Are we living in a new dark age?

In terms of our knowledge and ability to pass that knowledge on to the next generation, I think we are living in a new dark age.


Most people would say.

“We never knew more than we do today.”

Perhaps these people didn’t think there was more knowledge circulating today than ever before, but it’s never been so difficult to filter that knowledge out of the cloud.

Traditionally, we filter knowledge through experts – old people with a lot of experience.But today, young people bypass these experts and decide what they think is true based on what they “like.”

Look at this guy, Frolly.He has an excellent overview of geosciences because he has studied them all his life. When he sees what the young people in the media are telling everyone about how the planet works, he is horrified.

He certainly takes time to make his case, and what is sad is that most young people today do not have the patience to follow his arguments.Their attention span was permanently damaged by their entertainment devices. While previous generations were conditioned to see a slow, calm presentation as evidence of careful, trustworthy thinking, today someone with a manic, energetic and confident style of presentation is more likely to be believed.

I look around and see young men with access to simulation tools on supercomputers telling old men that their old ways of recognizing things by studying data are outdated.We should simply rely on what the supercomputer tells us, even though it has never shown predictive power. When I see this collapse of the scientific method, I know that we are in a very dark age, in which the signal of knowledge is buried in all the noise of young people on the Internet.

As the Internet flattened the hierarchies with which we found out what is true and what is wrong, Groupthink began to determine the truth of things.While Orwell imagined that the thought police (moderators) would enforce the deception, we now know that deception is enforced by the fear of each individual not to be with the step that is popular.

For example, it is currently absolutely criminal to criticise what ‘climate scientists all agree on’, and it is not necessary for the thought police to enforce the uniformity of faith, as we ourselves do this through our virtue signs on the Internet. Force.With these fear-driven, virtuous signal posts, we make so much noise that the debate is quickly extinguished.

“How can you not be afraid that the world will go down because we are all so evil with our carbon-producing methods!?”

“Are we really smart enough to understand and control our impact?What if carbon is not what we should be worried about? What if we focus on it and ignore something more important? “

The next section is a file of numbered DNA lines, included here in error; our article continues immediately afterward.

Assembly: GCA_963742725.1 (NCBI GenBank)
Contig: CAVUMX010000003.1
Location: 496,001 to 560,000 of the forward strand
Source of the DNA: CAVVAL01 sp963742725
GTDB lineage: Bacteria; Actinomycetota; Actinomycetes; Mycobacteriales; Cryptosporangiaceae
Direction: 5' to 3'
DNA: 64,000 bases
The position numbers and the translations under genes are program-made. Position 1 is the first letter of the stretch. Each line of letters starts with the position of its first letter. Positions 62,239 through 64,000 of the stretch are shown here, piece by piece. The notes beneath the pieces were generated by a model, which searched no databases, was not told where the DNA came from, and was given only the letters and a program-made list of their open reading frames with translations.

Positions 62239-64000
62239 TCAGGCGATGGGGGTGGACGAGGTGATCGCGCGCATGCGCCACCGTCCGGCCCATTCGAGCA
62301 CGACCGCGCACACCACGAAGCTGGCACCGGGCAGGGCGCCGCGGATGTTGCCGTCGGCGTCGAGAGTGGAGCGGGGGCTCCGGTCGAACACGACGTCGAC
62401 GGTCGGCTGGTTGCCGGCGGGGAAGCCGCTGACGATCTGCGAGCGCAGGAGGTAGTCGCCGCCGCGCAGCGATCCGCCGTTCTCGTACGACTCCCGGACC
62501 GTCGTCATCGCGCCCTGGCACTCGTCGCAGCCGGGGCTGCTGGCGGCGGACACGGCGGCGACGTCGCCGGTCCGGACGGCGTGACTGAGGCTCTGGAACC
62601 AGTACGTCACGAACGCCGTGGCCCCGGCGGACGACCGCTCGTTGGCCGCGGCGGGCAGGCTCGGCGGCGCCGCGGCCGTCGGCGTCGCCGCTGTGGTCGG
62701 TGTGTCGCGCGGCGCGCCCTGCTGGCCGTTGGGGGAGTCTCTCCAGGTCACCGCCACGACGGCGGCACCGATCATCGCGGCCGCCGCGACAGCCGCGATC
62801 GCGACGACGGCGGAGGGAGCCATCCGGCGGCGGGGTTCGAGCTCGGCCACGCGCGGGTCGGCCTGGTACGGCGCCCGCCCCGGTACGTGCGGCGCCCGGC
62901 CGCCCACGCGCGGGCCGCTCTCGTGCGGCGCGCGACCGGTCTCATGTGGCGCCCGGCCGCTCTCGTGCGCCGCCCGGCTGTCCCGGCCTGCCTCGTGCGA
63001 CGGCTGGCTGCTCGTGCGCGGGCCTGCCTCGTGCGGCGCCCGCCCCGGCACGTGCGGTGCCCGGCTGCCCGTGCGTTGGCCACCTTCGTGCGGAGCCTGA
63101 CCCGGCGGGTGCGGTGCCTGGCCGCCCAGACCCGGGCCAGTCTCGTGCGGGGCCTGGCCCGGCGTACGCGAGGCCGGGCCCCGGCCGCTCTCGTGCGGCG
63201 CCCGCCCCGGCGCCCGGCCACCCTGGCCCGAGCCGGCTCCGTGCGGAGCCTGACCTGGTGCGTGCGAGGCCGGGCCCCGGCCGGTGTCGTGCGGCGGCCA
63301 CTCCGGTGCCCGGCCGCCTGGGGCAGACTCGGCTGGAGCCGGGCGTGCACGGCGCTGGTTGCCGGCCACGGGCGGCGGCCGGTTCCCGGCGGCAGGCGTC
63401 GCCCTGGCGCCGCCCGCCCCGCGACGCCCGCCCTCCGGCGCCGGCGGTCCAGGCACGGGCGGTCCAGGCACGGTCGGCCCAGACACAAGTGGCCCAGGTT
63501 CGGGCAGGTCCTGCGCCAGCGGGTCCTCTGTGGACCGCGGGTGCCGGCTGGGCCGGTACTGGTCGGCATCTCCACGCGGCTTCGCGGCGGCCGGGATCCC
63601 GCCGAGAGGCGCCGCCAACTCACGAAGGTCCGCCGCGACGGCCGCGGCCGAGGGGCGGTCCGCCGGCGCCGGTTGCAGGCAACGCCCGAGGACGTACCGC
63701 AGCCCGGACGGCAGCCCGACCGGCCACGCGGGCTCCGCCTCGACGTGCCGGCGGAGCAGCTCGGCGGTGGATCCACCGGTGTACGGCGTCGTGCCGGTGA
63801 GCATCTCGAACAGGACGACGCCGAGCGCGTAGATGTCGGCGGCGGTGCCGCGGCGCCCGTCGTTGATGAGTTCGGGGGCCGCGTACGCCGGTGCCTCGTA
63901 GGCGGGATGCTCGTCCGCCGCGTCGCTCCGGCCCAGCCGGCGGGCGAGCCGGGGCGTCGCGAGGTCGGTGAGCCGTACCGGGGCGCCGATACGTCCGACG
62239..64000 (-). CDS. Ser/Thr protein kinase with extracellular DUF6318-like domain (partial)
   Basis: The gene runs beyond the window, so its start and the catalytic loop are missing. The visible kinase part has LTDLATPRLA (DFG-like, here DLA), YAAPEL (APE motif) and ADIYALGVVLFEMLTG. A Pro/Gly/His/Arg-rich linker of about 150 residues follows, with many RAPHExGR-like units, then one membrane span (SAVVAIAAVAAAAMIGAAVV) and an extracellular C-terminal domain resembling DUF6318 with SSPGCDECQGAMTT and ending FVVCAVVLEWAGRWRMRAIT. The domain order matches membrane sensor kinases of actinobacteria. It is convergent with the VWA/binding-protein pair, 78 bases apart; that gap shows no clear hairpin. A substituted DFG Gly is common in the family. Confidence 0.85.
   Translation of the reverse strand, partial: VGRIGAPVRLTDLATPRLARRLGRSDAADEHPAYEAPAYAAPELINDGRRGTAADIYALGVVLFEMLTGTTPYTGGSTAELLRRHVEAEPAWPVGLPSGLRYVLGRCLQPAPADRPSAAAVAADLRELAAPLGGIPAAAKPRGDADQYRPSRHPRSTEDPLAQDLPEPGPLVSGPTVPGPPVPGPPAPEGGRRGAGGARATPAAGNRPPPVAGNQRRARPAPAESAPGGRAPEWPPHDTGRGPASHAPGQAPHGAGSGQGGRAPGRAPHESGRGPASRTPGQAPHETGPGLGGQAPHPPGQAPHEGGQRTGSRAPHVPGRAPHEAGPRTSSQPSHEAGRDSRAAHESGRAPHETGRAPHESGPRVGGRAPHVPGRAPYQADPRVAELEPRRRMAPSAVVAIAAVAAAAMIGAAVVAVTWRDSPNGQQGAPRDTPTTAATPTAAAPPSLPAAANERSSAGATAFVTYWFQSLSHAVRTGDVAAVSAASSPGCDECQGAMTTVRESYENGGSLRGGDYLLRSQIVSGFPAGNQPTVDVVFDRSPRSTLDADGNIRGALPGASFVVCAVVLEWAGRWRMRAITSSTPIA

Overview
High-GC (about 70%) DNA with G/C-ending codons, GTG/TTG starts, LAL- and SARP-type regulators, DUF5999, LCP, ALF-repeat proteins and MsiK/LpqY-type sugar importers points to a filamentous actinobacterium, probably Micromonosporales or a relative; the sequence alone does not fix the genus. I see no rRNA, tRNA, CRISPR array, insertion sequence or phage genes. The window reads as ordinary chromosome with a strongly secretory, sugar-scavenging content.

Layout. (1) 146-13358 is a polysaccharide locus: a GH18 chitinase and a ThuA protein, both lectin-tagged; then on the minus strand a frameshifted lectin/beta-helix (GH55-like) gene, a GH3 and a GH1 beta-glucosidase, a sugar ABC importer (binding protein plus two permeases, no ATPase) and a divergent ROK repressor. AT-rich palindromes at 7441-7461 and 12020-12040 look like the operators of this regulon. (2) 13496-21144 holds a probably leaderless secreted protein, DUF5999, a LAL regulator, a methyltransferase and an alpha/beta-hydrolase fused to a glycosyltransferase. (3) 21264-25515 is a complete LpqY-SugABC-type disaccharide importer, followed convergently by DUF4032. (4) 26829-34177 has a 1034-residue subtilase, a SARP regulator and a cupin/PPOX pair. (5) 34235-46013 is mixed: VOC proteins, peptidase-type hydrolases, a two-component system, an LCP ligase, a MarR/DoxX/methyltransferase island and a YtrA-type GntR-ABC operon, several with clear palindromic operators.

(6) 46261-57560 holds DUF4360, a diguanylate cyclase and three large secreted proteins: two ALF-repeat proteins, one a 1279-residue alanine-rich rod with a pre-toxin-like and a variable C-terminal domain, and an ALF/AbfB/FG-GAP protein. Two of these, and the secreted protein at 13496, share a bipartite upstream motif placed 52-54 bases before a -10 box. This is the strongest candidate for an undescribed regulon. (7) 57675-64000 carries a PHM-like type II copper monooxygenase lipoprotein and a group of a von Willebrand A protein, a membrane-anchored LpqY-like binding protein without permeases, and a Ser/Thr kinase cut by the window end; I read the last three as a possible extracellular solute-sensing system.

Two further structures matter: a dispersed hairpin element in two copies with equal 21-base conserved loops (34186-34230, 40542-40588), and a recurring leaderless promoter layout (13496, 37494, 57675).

‘I’m too busy to think about the details, but I think you’re probably stupid not to believe what everyone else believes.’

For me, it was a process to realize how rare there are really smart people in the world to grow up.I think every single person has the ability to be smart, but smart people are rare because we’re all conditioned to be so busy that we don’t have time to really think. Constant distractions and the quest to survive or reach the next stage of video game make thinking impossible.

Yesterday I saw a video of a group of people on a subway singing along with a Boys2Men song from the 1990s – The End of the Road.Everyone smiled and enjoyed the sense of community that the group brought.

The song had a really simple melody, but every single voice I heard was so deaf that the result was noise.

I couldn’t believe it.Something has happened to our culture and our spirit that is doing damage to a degree that I can hardly believe. It is not normal for so many people to be deaf. Were they poisoned by a physical substance or by television or smartphones? This is the secret of our dark age, and until we uncover it, Things, I believe, become darker.

I have thought about how the noise of our dark age can be explained by the development of music.It’s a kind of zooming in, starting with the beginning of enlightenment, when music was all about it. It was epic and showed the world as a whole. Then the romance began and the music sang the songs of the individual soul. The joy, the despair, the mood streams flowed into rousing melodies. Then the world wars began, and the music focused even more on syncopated clicks of the keys that showed the zips and zaps of the currents that scientists reported flowing into our heads. The meaning could not be deciphered, but showed an aspect of our self. After the world wars, the music grew louder. If you take the words away, you have the popping and roaring sounds, the rock and the role of abstraction, which have become a pulsating heartbeat of electronica and a cacophony of white noise. This is the song of our dark age, but there are clues to a new enlightenment. We will eventually emerge from an intellectual bottleneck that selects new, epic songs to describe the world as a whole.

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